Do Earbuds Damage Hearing?

Do Earbuds Damage Hearing?The popularity of modern personal audio devices has created a generation of young people wired for sound. Unfortunately, experts believe this will also lead to widespread hearing problems down the road.
Serving Warning
According to the World Health Organization (WHO), approximately 1.1 billion teens and young adults could face hearing loss due to damaging sound levels at noisy entertainment venues, such as bars, nightclubs, and sporting events. Even more frightening, WHO also named the unsafe use of personal audio devices as a major risk factor for hearing loss.
How Does Noise Damage Hearing?
The human ear is comprised of three parts that work in concert to process sound: the inner ear, middle ear, and outer ear. Part of the inner ear (cochlea) contains very small hair cells that help send information to the brain. When loud noise damages these hair cells, they can no longer accurately relay information to the brain. What’s worse, unlike other parts of the body, inner ear damage does not heal.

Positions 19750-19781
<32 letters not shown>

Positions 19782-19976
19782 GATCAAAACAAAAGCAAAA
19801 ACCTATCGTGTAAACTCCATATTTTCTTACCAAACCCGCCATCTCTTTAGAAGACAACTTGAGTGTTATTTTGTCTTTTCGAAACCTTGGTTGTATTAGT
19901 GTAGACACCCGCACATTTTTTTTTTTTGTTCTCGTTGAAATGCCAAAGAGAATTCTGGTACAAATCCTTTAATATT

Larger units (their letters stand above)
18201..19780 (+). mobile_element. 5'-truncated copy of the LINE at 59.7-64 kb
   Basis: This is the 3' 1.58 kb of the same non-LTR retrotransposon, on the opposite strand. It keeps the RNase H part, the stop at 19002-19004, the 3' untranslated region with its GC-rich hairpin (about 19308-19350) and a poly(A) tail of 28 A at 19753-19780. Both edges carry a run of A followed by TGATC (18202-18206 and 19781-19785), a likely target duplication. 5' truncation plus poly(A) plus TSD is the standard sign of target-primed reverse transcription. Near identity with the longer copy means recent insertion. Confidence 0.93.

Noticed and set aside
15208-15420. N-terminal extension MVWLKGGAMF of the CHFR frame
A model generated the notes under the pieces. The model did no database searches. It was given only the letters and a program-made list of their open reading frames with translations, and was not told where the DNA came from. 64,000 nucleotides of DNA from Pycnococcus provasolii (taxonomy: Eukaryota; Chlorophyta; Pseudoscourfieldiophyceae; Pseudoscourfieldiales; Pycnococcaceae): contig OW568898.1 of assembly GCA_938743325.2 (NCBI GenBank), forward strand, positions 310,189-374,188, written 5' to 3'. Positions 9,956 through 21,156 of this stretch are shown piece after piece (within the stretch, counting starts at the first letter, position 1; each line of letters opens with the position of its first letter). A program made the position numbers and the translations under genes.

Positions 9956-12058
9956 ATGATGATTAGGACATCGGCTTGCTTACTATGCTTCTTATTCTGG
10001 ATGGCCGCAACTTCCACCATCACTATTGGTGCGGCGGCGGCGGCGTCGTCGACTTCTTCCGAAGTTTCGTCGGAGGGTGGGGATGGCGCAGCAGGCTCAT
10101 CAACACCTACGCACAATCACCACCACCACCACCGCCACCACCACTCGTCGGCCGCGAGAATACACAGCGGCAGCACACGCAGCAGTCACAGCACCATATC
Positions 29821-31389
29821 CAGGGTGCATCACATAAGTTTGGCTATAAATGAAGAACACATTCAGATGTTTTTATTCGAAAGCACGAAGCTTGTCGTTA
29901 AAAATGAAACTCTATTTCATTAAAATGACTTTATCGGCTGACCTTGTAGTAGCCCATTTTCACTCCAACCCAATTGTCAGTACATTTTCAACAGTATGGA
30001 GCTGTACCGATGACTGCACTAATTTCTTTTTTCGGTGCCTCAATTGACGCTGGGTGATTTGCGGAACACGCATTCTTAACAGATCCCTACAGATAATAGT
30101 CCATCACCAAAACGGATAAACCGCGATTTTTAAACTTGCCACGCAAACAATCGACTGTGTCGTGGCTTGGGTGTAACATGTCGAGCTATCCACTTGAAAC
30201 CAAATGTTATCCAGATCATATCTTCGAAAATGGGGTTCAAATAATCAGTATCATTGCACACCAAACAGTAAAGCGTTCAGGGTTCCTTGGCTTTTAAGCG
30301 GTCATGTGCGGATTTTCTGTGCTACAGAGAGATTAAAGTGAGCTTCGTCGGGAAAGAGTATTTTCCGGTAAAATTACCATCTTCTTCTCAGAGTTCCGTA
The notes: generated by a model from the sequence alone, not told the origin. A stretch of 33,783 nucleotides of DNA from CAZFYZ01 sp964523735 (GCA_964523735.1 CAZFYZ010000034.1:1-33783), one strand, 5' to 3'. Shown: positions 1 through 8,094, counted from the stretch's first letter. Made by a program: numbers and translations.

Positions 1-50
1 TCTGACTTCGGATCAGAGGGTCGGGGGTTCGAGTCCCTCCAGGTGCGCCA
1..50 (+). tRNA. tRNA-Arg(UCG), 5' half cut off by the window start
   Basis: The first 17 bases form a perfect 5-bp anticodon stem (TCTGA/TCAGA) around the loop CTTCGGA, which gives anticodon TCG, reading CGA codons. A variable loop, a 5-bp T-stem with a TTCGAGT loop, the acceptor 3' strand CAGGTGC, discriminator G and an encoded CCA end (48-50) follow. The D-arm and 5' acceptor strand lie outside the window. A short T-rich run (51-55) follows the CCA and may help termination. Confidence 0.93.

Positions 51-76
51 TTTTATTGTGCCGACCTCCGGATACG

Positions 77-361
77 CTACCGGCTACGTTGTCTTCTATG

Are Earbuds Worse than Head Phones?

When it comes to dangerous sound, volume is the number one risk factor. If you listen to traditional headphones too loudly, you are risking hearing loss. At the same time, because earbuds sit in your ear canal, they can easily increase a sound’s volume by six to nine decibels. They are also especially convenient, which leads young people to use them more often.
According to experts, hearing loss among modern teens is about 30 percent higher than it was two or three decades ago. You can better protect your hearing by turning the volume down on your personal audio devices. You should also consider wearing ear plugs when visiting noisy venues.
Knowing the Signs
Many people are surprised to learn that permanent hearing damage can occur in a matter of minutes at very high volumes. Usually, however, noise-induced hearing loss can take years to develop, causing it to go unnoticed at first. That said, there are some telltale signs of damage, including:
• Roaring, buzzing or ringing in your ears after hearing loud music or noises
• Distorted or muffled sounds
If you or your child experiences these signs, visit your doctor or an audiologist for a closer examination.

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